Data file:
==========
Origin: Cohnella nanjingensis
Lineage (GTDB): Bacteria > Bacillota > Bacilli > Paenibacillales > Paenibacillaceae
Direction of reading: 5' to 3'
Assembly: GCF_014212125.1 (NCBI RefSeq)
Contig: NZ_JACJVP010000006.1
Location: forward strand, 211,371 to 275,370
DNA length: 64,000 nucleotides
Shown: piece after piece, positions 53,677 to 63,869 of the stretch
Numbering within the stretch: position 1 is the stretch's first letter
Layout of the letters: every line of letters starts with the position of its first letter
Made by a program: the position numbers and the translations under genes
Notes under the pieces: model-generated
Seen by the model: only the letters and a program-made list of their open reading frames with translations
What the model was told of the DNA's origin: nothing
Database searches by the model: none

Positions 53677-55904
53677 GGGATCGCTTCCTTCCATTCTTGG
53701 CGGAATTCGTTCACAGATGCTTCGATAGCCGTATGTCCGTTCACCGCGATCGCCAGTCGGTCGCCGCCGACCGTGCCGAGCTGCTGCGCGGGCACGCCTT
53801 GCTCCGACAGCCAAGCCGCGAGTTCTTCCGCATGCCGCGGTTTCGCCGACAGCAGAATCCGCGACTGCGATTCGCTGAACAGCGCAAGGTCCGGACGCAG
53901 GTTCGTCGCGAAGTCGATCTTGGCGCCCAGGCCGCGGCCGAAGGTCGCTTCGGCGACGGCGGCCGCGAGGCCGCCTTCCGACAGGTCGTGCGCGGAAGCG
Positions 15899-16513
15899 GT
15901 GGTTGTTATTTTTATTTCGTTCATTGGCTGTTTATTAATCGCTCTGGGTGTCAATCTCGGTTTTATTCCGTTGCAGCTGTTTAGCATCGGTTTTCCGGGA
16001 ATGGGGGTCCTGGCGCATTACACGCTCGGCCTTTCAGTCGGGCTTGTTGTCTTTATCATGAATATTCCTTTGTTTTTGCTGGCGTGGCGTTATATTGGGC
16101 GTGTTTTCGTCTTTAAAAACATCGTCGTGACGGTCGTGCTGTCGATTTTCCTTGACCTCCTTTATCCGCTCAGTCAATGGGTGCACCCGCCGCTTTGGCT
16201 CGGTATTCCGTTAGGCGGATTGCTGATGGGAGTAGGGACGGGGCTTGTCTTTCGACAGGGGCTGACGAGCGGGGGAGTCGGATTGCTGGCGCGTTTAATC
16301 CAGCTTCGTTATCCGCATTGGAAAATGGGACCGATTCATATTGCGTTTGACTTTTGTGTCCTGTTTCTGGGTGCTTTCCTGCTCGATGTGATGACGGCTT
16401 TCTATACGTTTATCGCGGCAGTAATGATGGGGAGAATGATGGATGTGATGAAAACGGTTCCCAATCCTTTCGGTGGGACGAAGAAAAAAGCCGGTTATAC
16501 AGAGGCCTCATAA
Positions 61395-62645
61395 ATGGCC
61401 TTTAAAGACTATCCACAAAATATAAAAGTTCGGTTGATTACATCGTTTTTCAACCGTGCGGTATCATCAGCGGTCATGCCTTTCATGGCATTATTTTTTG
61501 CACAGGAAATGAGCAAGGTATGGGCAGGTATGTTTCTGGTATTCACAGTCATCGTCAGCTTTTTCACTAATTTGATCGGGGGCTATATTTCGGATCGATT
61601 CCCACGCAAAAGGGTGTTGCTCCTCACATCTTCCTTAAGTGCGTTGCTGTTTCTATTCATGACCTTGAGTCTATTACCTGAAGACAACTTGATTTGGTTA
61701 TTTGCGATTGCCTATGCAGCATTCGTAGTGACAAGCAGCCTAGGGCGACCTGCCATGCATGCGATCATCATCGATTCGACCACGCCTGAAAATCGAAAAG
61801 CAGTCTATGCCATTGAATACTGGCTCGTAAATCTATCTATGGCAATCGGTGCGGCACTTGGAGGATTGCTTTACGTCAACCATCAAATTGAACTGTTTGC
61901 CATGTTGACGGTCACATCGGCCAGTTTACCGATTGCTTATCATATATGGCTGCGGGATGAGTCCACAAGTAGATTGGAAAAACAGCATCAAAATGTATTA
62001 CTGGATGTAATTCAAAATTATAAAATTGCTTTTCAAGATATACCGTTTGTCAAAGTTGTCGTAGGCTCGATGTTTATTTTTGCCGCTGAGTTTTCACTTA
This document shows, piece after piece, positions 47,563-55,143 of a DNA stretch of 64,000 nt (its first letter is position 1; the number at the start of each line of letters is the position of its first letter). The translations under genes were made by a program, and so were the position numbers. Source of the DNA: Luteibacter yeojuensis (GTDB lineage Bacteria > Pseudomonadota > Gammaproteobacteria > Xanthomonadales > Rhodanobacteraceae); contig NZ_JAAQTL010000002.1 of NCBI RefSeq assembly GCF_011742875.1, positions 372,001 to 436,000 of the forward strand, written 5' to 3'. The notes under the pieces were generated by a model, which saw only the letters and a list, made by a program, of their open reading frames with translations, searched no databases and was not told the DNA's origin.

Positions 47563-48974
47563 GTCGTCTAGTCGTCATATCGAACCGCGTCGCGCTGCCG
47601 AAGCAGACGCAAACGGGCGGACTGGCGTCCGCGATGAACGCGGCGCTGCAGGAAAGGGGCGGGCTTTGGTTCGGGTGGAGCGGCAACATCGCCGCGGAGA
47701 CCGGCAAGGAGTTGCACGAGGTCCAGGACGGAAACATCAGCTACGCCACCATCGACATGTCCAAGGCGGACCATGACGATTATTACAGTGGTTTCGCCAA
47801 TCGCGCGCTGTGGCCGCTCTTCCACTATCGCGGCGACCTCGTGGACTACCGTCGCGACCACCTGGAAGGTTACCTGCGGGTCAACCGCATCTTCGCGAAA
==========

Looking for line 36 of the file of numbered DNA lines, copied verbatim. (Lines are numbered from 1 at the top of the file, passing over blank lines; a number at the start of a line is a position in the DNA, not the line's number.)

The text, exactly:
61801 CAGTCTATGCCATTGAATACTGGCTCGTAAATCTATCTATGGCAATCGGTGCGGCACTTGGAGGATTGCTTTACGTCAACCATCAAATTGAACTGTTTGC